The Said and the Unsaid
At the 75th anniversary year of the United Nations, Prime Minister Narendra Modi addressed the UN General Assembly on Saturday, 26 September. Modi’s speech touched three broad areas: the need for UN reform, India’s role in the world, and some of his government’s recent initiatives. Without naming the neighbour, he also took a jibe at China’s practice of debt-trap diplomacy. He delivered a measured speech calling for much-needed UN reforms, while also making a strong case for India’s greater inclusion in the “decision-making structures of the United Nations.” India has long pressed for reforming the UN, including the Security Council, and presented itself as a frontrunner. The Prime Minister reiterated this by highlighting the country’s strengths in terms of its democracy, population, diversity, and international initiatives including the International Solar Alliance and contributions to UN peacekeeping missions. However, India’s international image has recently suffered under Modi and to not lose its position as a strong democratic voice of the developing world, India will need to introspect and do some much-needed course correction.
While it is true that UN addresses are given by the highest representatives of the government in a highly diplomatic setting, a country’s image in the international fora is not only determined by such annual speeches. India has taken a hit on its long-established image of a plural and vibrant democracy because of domestic issues, policies, and rhetoric. Irrespective of how much the BJP and its supportive media condemn it, the international media’s outlook on the Prime Minister has changed over time. This change in outlook is not baseless. Modi and his party’s political rhetoric and policies have also changed for the worse over time and there has been a direct correlation between changing domestic actions and international perception. The initial days of “sabka sath sabka vikas” have long given way to polarising issues of Ram Mandir, Article 370, and CAA-NRC and this has caused a consequent shift in the perception of Modi from an energetic reformer to a majoritarian bigot. The revocation of Article 370 and the subsequent year-long utter humiliation of Jammu and Kashmir has been rightly noted by both Indian and foreign writers in the international media. The Prime Minister’s claims at the UN of laying optical fibre networks in lakhs of villages ring hollow when the reality of Kashmir’s communication blackout is considered. Similarly, the cruel irony is not lost when he talks about “vasudhaiva kutumbakam” while CAA-NRC provokes reasonable fears of leaving millions stateless. The crushing of dissent with help from nationalist rhetoric and a pliant media have also cast a growing shadow on India’s democratic credentials.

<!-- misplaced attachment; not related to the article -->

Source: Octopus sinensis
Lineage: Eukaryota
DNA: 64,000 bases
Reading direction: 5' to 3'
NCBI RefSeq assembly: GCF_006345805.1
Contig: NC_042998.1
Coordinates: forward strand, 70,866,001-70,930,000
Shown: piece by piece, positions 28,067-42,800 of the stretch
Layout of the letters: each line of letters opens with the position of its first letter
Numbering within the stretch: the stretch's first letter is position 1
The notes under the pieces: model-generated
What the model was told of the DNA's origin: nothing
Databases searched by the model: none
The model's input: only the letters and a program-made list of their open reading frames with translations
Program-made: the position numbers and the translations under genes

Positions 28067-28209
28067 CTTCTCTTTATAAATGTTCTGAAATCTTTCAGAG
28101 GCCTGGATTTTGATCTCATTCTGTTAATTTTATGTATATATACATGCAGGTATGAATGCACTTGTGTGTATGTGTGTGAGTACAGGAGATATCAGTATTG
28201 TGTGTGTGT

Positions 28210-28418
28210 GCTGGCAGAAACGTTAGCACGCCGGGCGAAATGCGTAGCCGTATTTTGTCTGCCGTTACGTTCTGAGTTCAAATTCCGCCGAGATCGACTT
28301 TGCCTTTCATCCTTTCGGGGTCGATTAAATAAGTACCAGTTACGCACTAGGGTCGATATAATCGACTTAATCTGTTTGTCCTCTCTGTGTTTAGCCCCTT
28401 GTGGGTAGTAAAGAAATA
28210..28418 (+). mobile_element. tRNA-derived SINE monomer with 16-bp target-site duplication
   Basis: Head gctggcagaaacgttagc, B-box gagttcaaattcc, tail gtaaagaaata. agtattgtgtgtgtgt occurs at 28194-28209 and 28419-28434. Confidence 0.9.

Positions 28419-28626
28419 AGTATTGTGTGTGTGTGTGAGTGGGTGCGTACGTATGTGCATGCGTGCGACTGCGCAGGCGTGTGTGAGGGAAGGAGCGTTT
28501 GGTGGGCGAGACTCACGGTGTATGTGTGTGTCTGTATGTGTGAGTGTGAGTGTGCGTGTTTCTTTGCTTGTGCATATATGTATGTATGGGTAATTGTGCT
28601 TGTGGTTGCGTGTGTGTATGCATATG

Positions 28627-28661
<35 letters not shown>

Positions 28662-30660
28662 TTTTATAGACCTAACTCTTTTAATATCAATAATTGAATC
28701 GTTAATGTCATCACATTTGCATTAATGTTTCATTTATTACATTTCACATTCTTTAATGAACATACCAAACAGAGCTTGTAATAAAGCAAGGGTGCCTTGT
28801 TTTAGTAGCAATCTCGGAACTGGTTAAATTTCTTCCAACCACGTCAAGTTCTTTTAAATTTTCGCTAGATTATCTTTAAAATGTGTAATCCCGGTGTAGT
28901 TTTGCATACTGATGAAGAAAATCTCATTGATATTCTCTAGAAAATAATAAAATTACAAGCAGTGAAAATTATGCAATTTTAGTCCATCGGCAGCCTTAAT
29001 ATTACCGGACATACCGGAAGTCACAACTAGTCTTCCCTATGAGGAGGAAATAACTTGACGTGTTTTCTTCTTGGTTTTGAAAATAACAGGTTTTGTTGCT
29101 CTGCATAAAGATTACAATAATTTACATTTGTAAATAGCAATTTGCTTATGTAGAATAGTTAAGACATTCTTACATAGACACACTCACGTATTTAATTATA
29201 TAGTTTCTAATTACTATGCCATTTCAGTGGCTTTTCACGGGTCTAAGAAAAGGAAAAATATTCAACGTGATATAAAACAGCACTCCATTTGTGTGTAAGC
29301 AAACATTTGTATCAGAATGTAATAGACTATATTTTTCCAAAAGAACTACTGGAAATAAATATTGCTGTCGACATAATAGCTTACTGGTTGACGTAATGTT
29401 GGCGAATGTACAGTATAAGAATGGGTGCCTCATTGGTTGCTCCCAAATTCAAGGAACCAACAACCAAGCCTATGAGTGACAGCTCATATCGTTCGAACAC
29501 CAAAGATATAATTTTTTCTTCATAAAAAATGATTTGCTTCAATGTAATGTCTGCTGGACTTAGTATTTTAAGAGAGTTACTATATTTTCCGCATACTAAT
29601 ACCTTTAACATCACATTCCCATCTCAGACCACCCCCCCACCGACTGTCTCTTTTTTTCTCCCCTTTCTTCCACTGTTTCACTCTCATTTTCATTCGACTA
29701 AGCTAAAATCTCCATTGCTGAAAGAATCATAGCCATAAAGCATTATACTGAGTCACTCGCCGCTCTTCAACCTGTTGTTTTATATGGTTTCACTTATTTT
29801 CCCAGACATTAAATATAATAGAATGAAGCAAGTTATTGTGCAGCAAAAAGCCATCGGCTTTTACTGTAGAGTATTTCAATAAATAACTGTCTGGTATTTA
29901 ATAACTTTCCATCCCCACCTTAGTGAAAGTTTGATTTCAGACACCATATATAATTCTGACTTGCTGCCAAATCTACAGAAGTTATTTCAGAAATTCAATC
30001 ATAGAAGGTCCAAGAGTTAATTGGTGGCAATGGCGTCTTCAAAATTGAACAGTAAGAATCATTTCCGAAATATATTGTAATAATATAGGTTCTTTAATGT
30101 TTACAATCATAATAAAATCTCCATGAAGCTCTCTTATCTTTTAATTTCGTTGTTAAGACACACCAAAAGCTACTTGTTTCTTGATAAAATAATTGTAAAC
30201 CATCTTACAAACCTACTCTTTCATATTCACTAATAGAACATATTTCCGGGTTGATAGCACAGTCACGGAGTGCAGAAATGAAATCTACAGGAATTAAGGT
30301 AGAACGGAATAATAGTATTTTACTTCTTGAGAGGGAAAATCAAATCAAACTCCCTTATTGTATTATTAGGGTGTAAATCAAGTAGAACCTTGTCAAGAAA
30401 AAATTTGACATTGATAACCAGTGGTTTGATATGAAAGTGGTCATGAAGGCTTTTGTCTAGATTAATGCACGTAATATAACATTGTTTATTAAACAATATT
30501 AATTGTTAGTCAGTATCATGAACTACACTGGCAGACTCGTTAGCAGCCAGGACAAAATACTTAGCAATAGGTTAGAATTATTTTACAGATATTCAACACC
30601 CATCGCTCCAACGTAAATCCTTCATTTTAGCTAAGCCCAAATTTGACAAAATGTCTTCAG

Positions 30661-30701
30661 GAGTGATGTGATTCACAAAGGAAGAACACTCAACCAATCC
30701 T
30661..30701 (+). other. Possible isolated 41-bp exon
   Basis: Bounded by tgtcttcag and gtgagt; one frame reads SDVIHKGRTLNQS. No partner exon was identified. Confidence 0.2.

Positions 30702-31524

Modi’s speech can be rated highly in terms of the diplomatic communication it sought to achieve. It presented a vision of an atmanirbhar Bharat that could maintain its globalism at the same time. However, to be a global player, a voice of democracy, and a symbol of pluralism and tolerance, Modi’s India needs to change by magnitudes.